Banner waved dismissively. “It’s all about making a good impression, kid.” He pushed the button next to the winking light. “Good morning, Dispatcher.”
“Good morning, Clarence,” replied a sultry woman’s voice, its liqueur-smooth tone unbroken by the millions of light years of space static through which it had traveled. “I hope you slept well?”
Banner cleared his throat in embarrassment. He hated being called by his first name. “Yes, thank you, Dispatcher. How are you today?”
“I’m fine, thanks for asking,” the voice purred. “I don’t mean to disturb your morning coffee and paper, but since I see that you are getting close to your destination, I thought I’d give you some more details about your cargo.”
“I appreciate it, Dispatcher. You know how I don’t like to fly blind.”
“Hmm,” the voice cooed. “Indeed I do. You prefer keeping your eyes open. Well, I can tell you this. You’re delivering a brand-new Mark Six ether converter.”
Banner raised an eyebrow. “That’s a pretty expensive piece of equipment.”
“Don’t worry. Space station X-9A has already paid for it. Your job is to install the ether converter in the engine room of a new space cruiser that the station’s owner is building. It’s quite a special ship, I understand.”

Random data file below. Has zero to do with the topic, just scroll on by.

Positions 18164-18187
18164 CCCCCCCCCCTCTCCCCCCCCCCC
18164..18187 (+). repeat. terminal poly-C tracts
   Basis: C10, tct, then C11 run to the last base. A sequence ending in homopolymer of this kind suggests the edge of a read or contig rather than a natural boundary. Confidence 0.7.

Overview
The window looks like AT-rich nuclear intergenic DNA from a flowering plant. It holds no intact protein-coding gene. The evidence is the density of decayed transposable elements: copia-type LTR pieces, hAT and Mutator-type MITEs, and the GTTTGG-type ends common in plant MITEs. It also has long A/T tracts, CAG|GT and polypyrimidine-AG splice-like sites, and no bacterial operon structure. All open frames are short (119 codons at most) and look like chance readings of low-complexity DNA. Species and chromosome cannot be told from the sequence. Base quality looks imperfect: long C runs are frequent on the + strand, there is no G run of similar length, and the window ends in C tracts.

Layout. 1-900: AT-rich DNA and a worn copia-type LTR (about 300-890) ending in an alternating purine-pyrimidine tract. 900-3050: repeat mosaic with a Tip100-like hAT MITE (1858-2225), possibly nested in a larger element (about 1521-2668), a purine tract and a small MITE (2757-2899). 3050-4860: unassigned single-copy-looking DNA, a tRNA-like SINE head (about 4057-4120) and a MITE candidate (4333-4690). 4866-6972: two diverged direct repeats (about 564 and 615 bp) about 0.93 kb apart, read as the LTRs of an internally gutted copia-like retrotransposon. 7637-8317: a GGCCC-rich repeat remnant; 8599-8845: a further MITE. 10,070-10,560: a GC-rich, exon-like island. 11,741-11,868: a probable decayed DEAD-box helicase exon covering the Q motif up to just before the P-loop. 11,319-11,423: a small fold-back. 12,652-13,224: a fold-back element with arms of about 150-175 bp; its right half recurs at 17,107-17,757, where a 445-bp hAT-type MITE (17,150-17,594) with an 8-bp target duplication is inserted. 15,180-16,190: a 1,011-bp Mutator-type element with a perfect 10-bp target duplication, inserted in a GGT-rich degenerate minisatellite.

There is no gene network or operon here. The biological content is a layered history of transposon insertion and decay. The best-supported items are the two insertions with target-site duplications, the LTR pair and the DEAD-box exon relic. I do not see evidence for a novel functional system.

Banner rubbed his chin. “Ether converters are standard equipment in vermilion drives. You know how dangerous those things are.”
“That’s why I’m sending him our best repairman.” The smile came through the speaker quite clearly, and it nearly melted Banner’s resistance. “You won’t disappoint me, will you, Clarence? The Company has a big stake in the success of this new ship.”
Banner hesitated, then nodded. “Sure, I can install it.”
“Good. Thank you, Clarence. I promise to make it up to you. Someday.” The speaker went dark.
“I hate it when she calls me that,” Banner muttered. He turned to F.R.E.D.D. “How good are you at installing ether converters?”
Whirr. Click. “i have a type alpha certification.”
Banner nodded, then turned back to the command console and began operating the controls. “Good. We’ll need them. I’m a little rusty.”
“that is not possible you are a human you do not have metal parts.”
Banner laughed heartily and slapped F.R.E.D.D.’s back.
* * *
As the Ranger approached the doughnut-shaped space station X-9A, three spindly landing legs deployed from beneath the curving, steel-colored hull. The ship made a smooth approach to the landing pad on the station’s spherical central module, positioned in the center of the doughnut and connected by four large spokes. A moment later, the landing pad began to descend into the module and a covering panel slid into place.